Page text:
Food with thought – The Harrison Blog
Dr. Juliet Gray: the nutritionist's view
Thursday 10 February 2011
Two recent reports serve as firm reminders of the responsibility we have as school caterers in helping children try different foods from an early age.
One US study showed that exposure of 3-5 year olds to brand information from ‘fast food' advertising and to the food itself influences their taste preferences for specific types of food, ie those higher in fat, salt and sugar as opposed to more ‘natural' food.
The other UK study was widely reported in the press with the usual sensationalist headlines such as ‘Junk food makes kids less brainy'. It showed that 3-year olds who ate a predominantly high fat, high sugar, ‘processed' food diet, rather than one that was based mainly on ‘traditional' foods (meat and 2 veg) or ‘healthier' foods (salad, vegetables, fruit, fish, pasta, rice), had slightly lower IQ scores at age eight and a half. The difference was apparent even after controlling for factors such as social class and the mother's education. This research suggests that good nutrition in toddlers is more important for brain growth than for slightly older children. It's well known that there is a critical window for brain development in the first few years of life and I'm slightly sceptical about the significance of this work - it's just another small piece in our jigsaw of nutritional knowledge and should not be over-interpreted.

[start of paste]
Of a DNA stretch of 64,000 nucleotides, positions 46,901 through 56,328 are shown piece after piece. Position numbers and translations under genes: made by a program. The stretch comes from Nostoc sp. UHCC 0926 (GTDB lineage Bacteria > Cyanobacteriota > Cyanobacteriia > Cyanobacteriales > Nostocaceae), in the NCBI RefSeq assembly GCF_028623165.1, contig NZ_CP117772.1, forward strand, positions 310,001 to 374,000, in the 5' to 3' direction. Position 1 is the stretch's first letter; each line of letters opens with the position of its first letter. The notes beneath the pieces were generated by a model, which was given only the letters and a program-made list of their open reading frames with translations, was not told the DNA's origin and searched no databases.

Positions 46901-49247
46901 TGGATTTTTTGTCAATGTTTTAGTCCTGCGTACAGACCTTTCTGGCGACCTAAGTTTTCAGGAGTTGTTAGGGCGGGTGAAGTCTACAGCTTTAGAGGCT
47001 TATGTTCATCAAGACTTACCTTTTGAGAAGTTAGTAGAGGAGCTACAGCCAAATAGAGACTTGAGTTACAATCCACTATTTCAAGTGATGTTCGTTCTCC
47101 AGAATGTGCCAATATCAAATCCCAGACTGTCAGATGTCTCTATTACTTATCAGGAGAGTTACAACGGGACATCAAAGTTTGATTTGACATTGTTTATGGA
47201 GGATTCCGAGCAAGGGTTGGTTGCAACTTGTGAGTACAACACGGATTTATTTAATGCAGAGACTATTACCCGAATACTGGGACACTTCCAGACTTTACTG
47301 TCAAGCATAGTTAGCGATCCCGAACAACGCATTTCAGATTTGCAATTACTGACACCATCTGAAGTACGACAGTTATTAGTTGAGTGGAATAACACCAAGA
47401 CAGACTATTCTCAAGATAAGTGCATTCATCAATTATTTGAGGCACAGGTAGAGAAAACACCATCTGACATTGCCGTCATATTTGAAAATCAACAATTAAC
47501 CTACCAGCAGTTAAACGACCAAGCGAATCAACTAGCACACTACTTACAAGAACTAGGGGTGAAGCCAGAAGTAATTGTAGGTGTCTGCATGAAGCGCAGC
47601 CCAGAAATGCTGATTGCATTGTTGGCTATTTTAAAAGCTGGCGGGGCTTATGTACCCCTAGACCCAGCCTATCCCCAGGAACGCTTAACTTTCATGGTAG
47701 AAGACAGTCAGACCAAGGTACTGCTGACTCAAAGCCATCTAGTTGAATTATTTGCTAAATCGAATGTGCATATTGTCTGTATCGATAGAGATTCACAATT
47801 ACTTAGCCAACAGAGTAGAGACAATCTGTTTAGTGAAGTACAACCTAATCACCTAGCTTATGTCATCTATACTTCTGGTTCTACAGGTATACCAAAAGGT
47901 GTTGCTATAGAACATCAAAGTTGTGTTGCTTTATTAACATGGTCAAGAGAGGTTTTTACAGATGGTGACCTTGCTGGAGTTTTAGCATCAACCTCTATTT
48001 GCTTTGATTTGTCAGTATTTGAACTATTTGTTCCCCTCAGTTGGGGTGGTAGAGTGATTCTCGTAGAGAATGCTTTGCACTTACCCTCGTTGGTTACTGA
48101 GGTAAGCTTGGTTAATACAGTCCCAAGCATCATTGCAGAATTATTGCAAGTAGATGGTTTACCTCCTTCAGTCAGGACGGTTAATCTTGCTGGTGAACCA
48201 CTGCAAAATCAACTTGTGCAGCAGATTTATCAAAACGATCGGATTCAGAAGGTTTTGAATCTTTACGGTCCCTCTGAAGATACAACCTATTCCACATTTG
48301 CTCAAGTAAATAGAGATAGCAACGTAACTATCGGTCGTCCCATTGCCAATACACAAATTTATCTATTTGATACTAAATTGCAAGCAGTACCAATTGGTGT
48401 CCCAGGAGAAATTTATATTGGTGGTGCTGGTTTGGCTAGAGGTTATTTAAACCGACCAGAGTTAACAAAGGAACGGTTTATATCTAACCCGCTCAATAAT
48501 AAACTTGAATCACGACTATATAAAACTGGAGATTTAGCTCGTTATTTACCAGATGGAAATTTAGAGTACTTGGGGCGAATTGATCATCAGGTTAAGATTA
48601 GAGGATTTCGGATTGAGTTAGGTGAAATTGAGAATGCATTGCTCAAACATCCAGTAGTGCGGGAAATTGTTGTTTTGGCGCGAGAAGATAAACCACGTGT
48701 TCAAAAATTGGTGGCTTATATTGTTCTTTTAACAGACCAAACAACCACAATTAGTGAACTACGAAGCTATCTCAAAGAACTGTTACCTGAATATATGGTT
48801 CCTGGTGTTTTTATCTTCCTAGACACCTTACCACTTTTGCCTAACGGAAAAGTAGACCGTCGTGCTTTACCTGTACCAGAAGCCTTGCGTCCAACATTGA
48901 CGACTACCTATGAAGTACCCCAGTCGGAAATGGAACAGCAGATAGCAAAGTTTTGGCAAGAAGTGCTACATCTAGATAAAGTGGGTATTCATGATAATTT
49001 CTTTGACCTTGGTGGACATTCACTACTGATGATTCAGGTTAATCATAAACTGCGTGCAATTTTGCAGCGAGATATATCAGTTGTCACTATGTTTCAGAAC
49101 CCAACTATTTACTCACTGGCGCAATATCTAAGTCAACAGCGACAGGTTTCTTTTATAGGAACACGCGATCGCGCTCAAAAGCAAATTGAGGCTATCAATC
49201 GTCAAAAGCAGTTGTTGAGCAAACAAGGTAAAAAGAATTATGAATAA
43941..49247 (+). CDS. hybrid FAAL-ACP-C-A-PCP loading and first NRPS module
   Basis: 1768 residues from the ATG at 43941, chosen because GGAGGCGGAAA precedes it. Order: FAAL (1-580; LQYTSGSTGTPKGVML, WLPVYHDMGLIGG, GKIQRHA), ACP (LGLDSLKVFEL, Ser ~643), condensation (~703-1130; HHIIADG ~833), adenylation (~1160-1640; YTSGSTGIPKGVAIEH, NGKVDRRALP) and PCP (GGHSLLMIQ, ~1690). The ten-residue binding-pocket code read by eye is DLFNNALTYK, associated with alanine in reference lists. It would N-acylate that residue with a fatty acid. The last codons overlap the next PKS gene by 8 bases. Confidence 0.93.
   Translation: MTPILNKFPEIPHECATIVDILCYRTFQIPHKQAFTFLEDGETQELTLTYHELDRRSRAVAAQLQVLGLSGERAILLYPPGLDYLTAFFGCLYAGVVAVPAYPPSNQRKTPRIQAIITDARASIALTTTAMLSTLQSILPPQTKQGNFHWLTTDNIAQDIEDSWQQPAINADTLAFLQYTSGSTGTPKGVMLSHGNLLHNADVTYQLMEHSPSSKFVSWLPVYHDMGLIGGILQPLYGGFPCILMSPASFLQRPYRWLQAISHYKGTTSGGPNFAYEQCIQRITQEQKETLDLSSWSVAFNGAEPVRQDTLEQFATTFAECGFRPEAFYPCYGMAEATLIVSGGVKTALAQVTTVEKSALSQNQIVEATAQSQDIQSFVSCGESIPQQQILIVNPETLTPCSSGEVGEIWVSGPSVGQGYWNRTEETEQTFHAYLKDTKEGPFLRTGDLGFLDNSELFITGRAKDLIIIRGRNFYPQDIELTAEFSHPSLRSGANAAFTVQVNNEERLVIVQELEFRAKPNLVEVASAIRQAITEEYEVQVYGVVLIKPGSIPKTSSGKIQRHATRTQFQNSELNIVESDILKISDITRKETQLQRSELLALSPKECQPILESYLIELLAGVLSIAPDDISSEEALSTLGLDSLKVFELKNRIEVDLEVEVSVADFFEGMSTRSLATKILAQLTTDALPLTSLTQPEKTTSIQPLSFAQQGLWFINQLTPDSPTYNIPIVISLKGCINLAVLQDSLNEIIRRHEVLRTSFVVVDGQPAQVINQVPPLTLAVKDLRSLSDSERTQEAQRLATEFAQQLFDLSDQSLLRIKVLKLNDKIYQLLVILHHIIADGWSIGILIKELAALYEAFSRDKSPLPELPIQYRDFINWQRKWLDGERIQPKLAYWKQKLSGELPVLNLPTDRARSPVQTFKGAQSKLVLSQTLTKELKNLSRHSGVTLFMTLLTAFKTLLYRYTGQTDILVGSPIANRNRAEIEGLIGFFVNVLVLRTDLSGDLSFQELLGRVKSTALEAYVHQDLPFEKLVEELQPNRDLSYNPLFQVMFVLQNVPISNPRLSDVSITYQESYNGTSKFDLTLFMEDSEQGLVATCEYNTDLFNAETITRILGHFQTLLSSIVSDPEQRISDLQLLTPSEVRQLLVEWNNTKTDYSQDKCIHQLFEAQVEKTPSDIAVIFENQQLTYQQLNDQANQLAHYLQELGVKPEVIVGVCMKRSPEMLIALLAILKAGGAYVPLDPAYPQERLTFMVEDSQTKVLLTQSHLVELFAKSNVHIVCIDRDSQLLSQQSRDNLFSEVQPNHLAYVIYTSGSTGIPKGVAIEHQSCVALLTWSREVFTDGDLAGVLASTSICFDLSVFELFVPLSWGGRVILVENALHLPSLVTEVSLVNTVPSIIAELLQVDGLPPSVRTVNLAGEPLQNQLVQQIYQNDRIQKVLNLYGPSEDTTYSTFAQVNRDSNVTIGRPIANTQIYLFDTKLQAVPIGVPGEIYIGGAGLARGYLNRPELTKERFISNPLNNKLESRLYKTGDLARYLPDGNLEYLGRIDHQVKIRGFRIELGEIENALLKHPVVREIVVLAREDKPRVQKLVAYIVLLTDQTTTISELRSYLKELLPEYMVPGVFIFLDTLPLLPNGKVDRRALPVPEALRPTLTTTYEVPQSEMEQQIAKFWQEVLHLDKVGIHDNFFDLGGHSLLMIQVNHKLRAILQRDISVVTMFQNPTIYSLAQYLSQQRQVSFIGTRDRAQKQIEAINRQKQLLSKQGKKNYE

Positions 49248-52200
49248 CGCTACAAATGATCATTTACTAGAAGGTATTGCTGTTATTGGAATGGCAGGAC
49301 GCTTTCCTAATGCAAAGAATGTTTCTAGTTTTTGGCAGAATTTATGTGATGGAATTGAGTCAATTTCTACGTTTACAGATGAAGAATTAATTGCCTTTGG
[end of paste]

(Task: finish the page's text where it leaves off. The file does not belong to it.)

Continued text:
However, both pieces of research underline the fact that what you feed children matters from an early age. At Harrison we can all help to educate pupils (and parents) about eating well, starting with nursery age children but crucially influencing secondary pupils - the parents of tomorrow.
An interesting link:
Dr Juliet Gray